Right (9 months treatment) Lesions flatter and fading, approaching normal skin colour. Significant improvement in appearance of lesions over treatment period.

Note: These photographs were not taken by the author.

Wheatgrass for psoriasis Wheatgrass for psoriasis Wheatgrass for psoriasis Wheatgrass for psoriasis

C. P. 19 Feb ’03

1 month treatment WG Spray

C. P. 12 Jul ’03

6 months treatment WG Spray

C. P. 22 Oct ’03

9 months treatment WG Spray

C. P. 2 Feb ’04

12 months treatment WG Spray

Leg Lesions

Wheatgrass for leg lesions Wheatgrass for leg lesions Wheatgrass for leg lesions
C. P. 19 Feb ’03

1 month treatment WG lotion
C. P. 27 Apr ’03

3 months treatment WG lotion
C. P. 12 Jul ’03

6 months treatment WG lotion. Note large areas of new skin formation and resolution of psoriatic plaque and scale.

Wheatgrass for leg lesions Wheatgrass for leg lesions
C. P. 29 Sep ’03

8 months treatment WG lotion
C. P. 2 Feb ’04

12 months treatment WG lotion

*Disclaimer: Results may vary from person to person.

Wheatgrass for Animals

Wound healing for horses and dogs

*Phenomenal Results with Wheatgrass Recovery Spray Trials

by Robert McDowell. Veterinary Herbalist.

As you all know, a horse in a paddock will go to enormous lengths to puncture, rip, graze or tear itself open on anything it can find to do this on. It will also strike and bite at its neighbors and endeavor to hang itself up the fences whenever it can.

Horse owners are therefore constantly coming upon the wounds inflicted by this behavior and having to support their healing.

I have been trialling his new liquid spray preparation with the help of some of my patients and clients on a variety of open wounds over the past month and have had phenomenal results on the following cases;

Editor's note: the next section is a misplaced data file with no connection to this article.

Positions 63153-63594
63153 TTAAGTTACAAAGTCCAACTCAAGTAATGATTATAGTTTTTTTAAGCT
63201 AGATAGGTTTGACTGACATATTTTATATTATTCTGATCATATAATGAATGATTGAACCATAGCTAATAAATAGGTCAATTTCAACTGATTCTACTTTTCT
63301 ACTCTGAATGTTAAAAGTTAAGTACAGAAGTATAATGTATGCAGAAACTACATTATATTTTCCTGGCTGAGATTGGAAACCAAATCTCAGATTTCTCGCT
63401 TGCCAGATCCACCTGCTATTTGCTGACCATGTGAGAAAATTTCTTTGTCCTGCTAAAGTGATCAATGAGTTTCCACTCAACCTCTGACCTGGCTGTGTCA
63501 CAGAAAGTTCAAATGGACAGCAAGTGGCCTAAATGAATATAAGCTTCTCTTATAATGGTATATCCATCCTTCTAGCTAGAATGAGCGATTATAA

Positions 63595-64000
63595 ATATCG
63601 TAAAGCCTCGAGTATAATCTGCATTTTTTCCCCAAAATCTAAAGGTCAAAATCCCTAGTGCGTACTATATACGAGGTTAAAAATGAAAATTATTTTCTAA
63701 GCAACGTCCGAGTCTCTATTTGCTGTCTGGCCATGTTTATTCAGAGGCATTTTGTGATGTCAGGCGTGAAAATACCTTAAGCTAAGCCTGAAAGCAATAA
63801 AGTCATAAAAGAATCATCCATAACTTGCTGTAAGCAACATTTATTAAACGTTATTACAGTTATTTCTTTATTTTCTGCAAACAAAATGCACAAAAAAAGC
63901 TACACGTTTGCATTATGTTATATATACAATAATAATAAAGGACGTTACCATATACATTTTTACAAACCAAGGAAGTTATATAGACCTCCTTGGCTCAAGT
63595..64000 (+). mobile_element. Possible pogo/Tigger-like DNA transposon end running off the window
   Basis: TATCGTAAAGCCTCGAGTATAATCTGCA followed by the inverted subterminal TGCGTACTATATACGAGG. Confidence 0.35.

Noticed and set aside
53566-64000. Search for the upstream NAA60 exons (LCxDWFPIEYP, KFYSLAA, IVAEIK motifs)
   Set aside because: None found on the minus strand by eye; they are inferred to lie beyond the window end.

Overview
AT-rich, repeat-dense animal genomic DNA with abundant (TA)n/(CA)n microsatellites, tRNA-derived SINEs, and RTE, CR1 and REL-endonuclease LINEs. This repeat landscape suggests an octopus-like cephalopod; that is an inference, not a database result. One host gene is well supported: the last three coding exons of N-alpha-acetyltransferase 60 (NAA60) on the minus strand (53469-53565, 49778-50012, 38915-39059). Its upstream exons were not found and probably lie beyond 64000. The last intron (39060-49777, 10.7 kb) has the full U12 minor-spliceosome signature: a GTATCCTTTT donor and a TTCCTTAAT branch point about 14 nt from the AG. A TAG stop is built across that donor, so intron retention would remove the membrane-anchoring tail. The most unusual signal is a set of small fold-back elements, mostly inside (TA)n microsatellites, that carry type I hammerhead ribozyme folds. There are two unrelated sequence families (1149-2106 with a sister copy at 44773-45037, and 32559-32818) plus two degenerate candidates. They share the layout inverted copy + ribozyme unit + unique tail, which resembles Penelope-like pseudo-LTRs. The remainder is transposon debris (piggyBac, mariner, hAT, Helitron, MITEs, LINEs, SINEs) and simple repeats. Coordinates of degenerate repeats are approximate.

Long term suppurating cancer sore in a serious human breast cancer case which was causing burning and discomfort which prevented the patient from sleeping at night. External burning sensation almost gone in two days, wound showing positive healing signs in a week and my patient is sleeping better and responding well to my other herbal treatments.

A weeping sore on the nose of a horse with cancer in the facial bones showed a very similar result to my breast cancer lady. The sore which was not painful, but showing no signs of healing whatsoever, immediately began to heal.

Fly bitten ears on a dog which weren’t healing and which required the ears to be bound to the dogs head to prevent it scratching. Bandages off, itching stopped and healing started within the week.

Hobble sores in pacers healing well.

Greyhound breeder with 120 odd pups and young dogs housed in groups and being constantly faced with bites and scratches is trialing the spray as his first aid and only response to all wounds. He simply walks around with his spray bottle at meal times and sprays the liquid on every wound he sees. He is delighted and it is simpler and quicker in its effect than anything he has ever used before.

We have a serious and simple treatment here folks. It should be in everybody’s tack room, first aid kit and float along with your bottle of Rescue Remedy, Herbal Bute Replacement and Hoof Oil.

I will be recommending it particularly to my Show Dog clients and my horse owners in the Western and English Show Circuit as it does offer a very simple and positive first aid response to all wounds.

Get a bottle as soon as possible and start using it.

Yours truly,

Robert McDowell, Herbalist

*Disclaimer: Results may vary from animal to animal.

Dogs prove Wheatgrass works